The basement of the Student Activities Building is home to one of the University’s best-kept secrets – or at least it seems that way on a campus where it appears the majority of students aren’t even aware it exists. However, those in the know are privy to one of the best radio stations in the country, WCBN-FM 88.3 Ann Arbor, where freeform reigns supreme and there are no limitations to a DJ’s creativity.

Jess Cox
Cargo sits in front of walls of music at his disposal.

Many college radio stations mandate that their DJs play non-commercial “new music,” usually the sort of indie rock Spin magazine pedals to depressed teenage girls and douche-y aspiring hipsters. At WCBN, freeform is the preferred format, setting 88.3 apart from the increasingly homogenized radio taking over the rest of the dial.

Freeform simply means the DJ has complete and total freedom in choosing music. Giving the DJ full control of what he or she plays gives WCBN the sort of personality that led listeners in such exotic locales as Malaysia, Vietnam, Belgium and Portugal to tune in over the web at www.wcbn.org, where the station is streamed 24/7.

So what better place for a record nerd to showcase his vinyl obsession?

It’s surprisingly easy to get a show on WCBN; all you need to do is attend a Sunday meeting (more info on the website) and make a demo tape – virtually no one is turned away. One of the greatest strengths of WCBN is the diversity of the staff, where the DJs range from fresh-faced students to community members whose commitment to the station give WCBN the local flavor it’s famous for.

First-semester DJs are required to do the 3 a.m. to 6 a.m. shifts, and last semester I helmed that graveyard shift on Saturday nights. I used my show mainly to play music from my own collection, giving me time to listen to recent purchases, mostly jazz, funk, soul and The Beatles. I’m pleased to say that despite the ungodly hour, I never went to a single show unaccompanied. Without the contributions of O.G.’s like Sassy J and Lady Groove, the presence of Lisa Hiatt, Laura Leonard and Jake Merkin or in-studio performances from brilliant musicians Theo Katzmann, Yosef “The Truth” Dosik, Tyler Duncan, Ross Huff and Mike Nickens, each show was spontaneous and unique.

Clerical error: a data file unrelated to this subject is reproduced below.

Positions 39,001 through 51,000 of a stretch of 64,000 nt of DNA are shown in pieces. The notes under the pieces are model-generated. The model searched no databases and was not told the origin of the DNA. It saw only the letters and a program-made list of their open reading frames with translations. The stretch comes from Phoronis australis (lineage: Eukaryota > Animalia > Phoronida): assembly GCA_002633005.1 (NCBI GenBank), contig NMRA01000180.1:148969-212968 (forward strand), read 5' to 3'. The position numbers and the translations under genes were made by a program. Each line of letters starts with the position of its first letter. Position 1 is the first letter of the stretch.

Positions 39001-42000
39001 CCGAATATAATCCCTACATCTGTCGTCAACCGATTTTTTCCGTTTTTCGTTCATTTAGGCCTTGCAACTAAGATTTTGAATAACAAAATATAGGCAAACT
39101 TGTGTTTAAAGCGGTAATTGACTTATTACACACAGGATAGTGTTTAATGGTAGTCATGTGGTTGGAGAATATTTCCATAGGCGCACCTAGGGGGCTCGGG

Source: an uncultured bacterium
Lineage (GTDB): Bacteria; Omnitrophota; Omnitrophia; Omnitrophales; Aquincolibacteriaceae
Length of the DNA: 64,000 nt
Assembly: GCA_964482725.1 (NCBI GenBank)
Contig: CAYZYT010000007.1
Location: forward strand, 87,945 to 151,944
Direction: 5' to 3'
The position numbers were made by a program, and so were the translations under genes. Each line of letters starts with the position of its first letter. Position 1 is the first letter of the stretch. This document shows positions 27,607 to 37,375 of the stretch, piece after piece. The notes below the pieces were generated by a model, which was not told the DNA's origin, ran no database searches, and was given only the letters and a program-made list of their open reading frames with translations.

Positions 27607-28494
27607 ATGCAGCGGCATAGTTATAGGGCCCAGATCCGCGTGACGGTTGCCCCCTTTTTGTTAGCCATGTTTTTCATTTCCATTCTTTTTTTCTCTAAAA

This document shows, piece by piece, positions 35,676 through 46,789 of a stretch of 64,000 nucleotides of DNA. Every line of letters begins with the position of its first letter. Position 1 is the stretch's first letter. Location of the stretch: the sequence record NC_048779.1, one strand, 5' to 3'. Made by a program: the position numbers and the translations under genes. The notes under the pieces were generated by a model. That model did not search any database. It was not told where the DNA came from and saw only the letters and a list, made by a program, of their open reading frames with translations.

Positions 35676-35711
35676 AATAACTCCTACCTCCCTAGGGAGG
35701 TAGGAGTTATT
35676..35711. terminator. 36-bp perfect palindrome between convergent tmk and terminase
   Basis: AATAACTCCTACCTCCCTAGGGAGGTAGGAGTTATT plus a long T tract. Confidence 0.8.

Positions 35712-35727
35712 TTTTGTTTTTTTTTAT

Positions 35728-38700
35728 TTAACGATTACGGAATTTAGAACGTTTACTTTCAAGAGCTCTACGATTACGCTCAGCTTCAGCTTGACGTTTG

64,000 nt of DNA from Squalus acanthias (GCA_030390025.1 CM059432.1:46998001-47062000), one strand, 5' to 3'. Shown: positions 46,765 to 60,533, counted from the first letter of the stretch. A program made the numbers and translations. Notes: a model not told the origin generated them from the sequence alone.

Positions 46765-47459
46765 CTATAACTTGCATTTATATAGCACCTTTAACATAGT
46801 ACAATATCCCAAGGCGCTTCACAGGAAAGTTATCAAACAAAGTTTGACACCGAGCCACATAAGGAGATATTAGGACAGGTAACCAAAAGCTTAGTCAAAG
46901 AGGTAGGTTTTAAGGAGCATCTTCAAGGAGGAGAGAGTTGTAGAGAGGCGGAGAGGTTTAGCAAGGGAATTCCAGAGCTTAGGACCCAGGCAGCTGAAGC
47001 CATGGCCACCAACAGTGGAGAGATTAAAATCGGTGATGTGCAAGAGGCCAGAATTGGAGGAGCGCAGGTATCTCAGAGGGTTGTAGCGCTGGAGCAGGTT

Spinning vinyl almost exclusively, I’d start every show with Albert Ayler’s “Ghosts,” a tradition that has carried over to my current Wednesday morning, 6 a.m. to 9 a.m. shift. Tuning in on any given Saturday night, you were almost guaranteed to hear Otis Redding, The Sylvers and George Harrison, with some Archie Shepp, Michael Jackson and Horace Tapscott mixed in. This semester I’ve focused on exploring WCBN’s vast archives, attempting to broaden my horizons while providing the work-crowd music to wake up to.

Most of my favorite WCBN memories involve my guests. My favorite show I’ve done so far consisted of my Mother telling embarrassing stories about me during every set-break (vain, I know). Another favorite was the night New York MC Iron Solomon, dubbed by The Village Voice as the best battle rapper in the Big Apple, spat devastating freestyles until the sun came up. I also can’t even begin to recount all of the weird/disturbing/awesome phone calls I’ve gotten. It takes a certain kind of person to listen to the radio from 3 a.m. to 6 a.m. on the weekend, and I talked to my fair share of cab drivers, drunkards and potheads who called in to complain, make requests and compliment my selections. Now that I’ve got a more reasonable time slot, most of my calls are from commuters curious about what’s spinning.

For a school without a journalism major, WCBN is an excellent resource for students interested in broadcast journalism. Mostly though, it’s a haven for music lovers hoping to turn on listeners to the same music that moves them. Whether it’s Ayler mashed up over an Oscar the Grouch sing-a-long, or a live improvisation complete with trumpet and tuba accompanying a speech from the Pope, WCBN is the place for aspiring DJs to express their love of music creatively.

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